Alright, fine, I know Osvaldo Golijov's Three Songs for soprano and orchestra are forever linked to the Upshaw, who premiered them and for whom they were written. Far be it from me to question the Upshaw's status as supreme Golijov soprano, I've never heard her sing any so I'm in no position to make any kind of comment. What I can comment on, however, is the second soprano ever to perform them. She is, of course, the divine Patricia Wright, who could surely cause even the most devout Upshaw acolyte momentarily to forget their idol. How can songs composed specifically for a certain voice be so perfectly suited to a very different one? I don't know. But they are. She inhabits them, owns them, and sings up a storm, golden and glorious. She captures perfectly the spirit, the ecstasy, the haunting beauty of each song, and her engagement with each text, be it Yiddish, Gallego or English, is complete, and captivatingly so. I don't think, incidentally, that I've ever been quite so overcome by a singer's way with the English language. Sometimes all we can ask is that a singer be capable of making his or herself understood in English but Patricia again and again makes a convincing argument for English as a truly musical language. Her performance of the final song, (a setting of two short Emily Dickinson poems - which reminded me once again how perfect I think Copland's Emily Dickinson songs would be for Patricia) 'How slow the wind', was heart-stopping. They're all three of them truly incredible songs and I am utterly enchanted.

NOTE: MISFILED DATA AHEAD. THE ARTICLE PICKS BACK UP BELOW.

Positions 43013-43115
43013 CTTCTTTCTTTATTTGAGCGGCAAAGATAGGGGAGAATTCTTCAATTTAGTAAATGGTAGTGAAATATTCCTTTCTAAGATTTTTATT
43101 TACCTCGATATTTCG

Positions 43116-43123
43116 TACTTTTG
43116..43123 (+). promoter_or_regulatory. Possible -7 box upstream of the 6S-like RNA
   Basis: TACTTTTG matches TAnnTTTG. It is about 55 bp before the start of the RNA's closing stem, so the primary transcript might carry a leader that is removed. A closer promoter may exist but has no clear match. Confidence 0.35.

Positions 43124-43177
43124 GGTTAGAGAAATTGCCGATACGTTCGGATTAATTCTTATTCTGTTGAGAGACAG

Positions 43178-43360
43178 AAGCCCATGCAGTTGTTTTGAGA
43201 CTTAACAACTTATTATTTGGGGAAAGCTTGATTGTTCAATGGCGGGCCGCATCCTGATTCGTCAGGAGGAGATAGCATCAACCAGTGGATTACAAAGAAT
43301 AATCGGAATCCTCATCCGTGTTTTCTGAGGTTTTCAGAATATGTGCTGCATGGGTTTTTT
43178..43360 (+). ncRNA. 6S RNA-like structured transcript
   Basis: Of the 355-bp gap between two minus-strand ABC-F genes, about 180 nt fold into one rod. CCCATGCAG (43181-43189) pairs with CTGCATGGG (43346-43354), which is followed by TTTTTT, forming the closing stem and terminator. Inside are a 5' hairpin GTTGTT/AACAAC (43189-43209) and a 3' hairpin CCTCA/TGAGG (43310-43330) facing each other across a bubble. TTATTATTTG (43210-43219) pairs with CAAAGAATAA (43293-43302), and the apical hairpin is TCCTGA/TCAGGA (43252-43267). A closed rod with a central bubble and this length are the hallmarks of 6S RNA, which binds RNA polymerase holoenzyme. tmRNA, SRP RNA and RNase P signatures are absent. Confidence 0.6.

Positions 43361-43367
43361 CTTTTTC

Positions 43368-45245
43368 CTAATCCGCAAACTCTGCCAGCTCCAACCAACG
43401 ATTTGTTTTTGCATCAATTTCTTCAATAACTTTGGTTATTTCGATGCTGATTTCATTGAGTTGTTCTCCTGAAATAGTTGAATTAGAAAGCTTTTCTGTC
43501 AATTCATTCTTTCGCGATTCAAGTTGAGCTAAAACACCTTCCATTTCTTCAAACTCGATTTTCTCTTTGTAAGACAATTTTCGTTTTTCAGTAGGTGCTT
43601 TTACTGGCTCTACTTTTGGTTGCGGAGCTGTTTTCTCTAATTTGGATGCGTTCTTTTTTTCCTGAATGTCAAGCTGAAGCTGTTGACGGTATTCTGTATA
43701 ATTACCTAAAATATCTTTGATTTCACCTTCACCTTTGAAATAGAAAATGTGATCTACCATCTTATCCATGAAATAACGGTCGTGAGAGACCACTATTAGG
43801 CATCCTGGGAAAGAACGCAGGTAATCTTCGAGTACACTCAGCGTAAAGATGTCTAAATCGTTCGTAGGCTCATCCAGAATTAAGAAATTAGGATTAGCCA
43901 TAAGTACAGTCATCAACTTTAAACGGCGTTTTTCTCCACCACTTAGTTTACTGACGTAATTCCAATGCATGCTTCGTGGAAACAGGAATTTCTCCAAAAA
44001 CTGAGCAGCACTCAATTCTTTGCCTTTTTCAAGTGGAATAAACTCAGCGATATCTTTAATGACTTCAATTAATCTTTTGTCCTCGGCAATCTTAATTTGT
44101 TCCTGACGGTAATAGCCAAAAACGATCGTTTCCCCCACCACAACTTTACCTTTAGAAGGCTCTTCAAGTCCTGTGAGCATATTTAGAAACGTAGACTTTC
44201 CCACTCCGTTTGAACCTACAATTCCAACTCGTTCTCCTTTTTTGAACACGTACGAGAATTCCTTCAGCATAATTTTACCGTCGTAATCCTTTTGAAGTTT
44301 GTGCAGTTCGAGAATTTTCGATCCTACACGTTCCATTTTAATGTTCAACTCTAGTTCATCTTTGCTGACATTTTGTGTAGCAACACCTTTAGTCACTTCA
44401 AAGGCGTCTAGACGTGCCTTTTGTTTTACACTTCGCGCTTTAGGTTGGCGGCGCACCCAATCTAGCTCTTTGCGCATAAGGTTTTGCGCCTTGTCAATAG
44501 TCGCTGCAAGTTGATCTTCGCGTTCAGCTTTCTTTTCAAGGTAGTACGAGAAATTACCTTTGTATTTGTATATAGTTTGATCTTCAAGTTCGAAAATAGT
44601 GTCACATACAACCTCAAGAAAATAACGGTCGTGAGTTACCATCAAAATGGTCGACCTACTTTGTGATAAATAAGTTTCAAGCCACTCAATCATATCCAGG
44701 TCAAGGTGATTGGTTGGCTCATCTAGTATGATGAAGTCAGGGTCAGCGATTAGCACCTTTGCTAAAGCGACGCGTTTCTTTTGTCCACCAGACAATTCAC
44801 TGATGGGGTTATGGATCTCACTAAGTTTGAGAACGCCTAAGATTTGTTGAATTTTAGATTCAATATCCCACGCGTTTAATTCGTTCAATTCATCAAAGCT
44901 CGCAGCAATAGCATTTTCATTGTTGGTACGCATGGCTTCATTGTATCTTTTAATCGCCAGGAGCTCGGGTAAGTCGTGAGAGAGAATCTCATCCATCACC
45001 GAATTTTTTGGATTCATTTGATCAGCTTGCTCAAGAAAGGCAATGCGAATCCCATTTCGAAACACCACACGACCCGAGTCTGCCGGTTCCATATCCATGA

And it gets even better. Next month I'm going to Christchurch to hear her perform with the Christchurch Symphony - and she's singing some Chants d'Auvergne and these three songs. If they're this killingly beautiful on radio then I can hardly begin to imagine the wondrousness of a live performance. The concert was an exciting enough prospect before I'd heard these songs; now it's almost too much to bear.